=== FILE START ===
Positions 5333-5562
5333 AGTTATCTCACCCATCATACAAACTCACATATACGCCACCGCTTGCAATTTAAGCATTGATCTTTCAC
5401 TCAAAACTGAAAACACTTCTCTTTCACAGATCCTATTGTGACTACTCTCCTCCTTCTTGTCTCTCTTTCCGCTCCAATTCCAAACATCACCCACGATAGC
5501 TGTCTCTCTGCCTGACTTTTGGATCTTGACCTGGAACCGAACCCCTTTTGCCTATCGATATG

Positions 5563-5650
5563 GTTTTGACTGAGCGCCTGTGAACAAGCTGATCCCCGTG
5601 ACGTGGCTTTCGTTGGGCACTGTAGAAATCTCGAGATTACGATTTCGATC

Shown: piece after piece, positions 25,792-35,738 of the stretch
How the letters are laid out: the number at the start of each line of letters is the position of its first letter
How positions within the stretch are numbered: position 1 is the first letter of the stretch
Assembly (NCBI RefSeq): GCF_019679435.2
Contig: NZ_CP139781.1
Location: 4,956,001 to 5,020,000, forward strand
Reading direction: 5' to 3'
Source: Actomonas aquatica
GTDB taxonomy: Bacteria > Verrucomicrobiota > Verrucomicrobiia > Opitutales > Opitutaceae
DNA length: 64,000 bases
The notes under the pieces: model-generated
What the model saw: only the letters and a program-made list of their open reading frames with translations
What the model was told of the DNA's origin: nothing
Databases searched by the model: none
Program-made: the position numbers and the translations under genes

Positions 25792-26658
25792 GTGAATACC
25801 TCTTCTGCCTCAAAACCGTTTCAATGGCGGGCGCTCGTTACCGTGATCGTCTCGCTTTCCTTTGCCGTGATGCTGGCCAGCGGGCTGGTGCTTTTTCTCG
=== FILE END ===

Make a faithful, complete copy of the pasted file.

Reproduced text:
Positions 5333-5562
5333 AGTTATCTCACCCATCATACAAACTCACATATACGCCACCGCTTGCAATTTAAGCATTGATCTTTCAC
5401 TCAAAACTGAAAACACTTCTCTTTCACAGATCCTATTGTGACTACTCTCCTCCTTCTTGTCTCTCTTTCCGCTCCAATTCCAAACATCACCCACGATAGC
5501 TGTCTCTCTGCCTGACTTTTGGATCTTGACCTGGAACCGAACCCCTTTTGCCTATCGATATG

Positions 5563-5650
5563 GTTTTGACTGAGCGCCTGTGAACAAGCTGATCCCCGTG
5601 ACGTGGCTTTCGTTGGGCACTGTAGAAATCTCGAGATTACGATTTCGATC

Shown: piece after piece, positions 25,792-35,738 of the stretch
How the letters are laid out: the number at the start of each line of letters is the position of its first letter
How positions within the stretch are numbered: position 1 is the first letter of the stretch
Assembly (NCBI RefSeq): GCF_019679435.2
Contig: NZ_CP139781.1
Location: 4,956,001 to 5,020,000, forward strand
Reading direction: 5' to 3'
Source: Actomonas aquatica
GTDB taxonomy: Bacteria > Verrucomicrobiota > Verrucomicrobiia > Opitutales > Opitutaceae
DNA length: 64,000 bases
The notes under the pieces: model-generated
What the model saw: only the letters and a program-made list of their open reading frames with translations
What the model was told of the DNA's origin: nothing
Databases searched by the model: none
Program-made: the position numbers and the translations under genes

Positions 25792-26658
25792 GTGAATACC
25801 TCTTCTGCCTCAAAACCGTTTCAATGGCGGGCGCTCGTTACCGTGATCGTCTCGCTTTCCTTTGCCGTGATGCTGGCCAGCGGGCTGGTGCTTTTTCTCG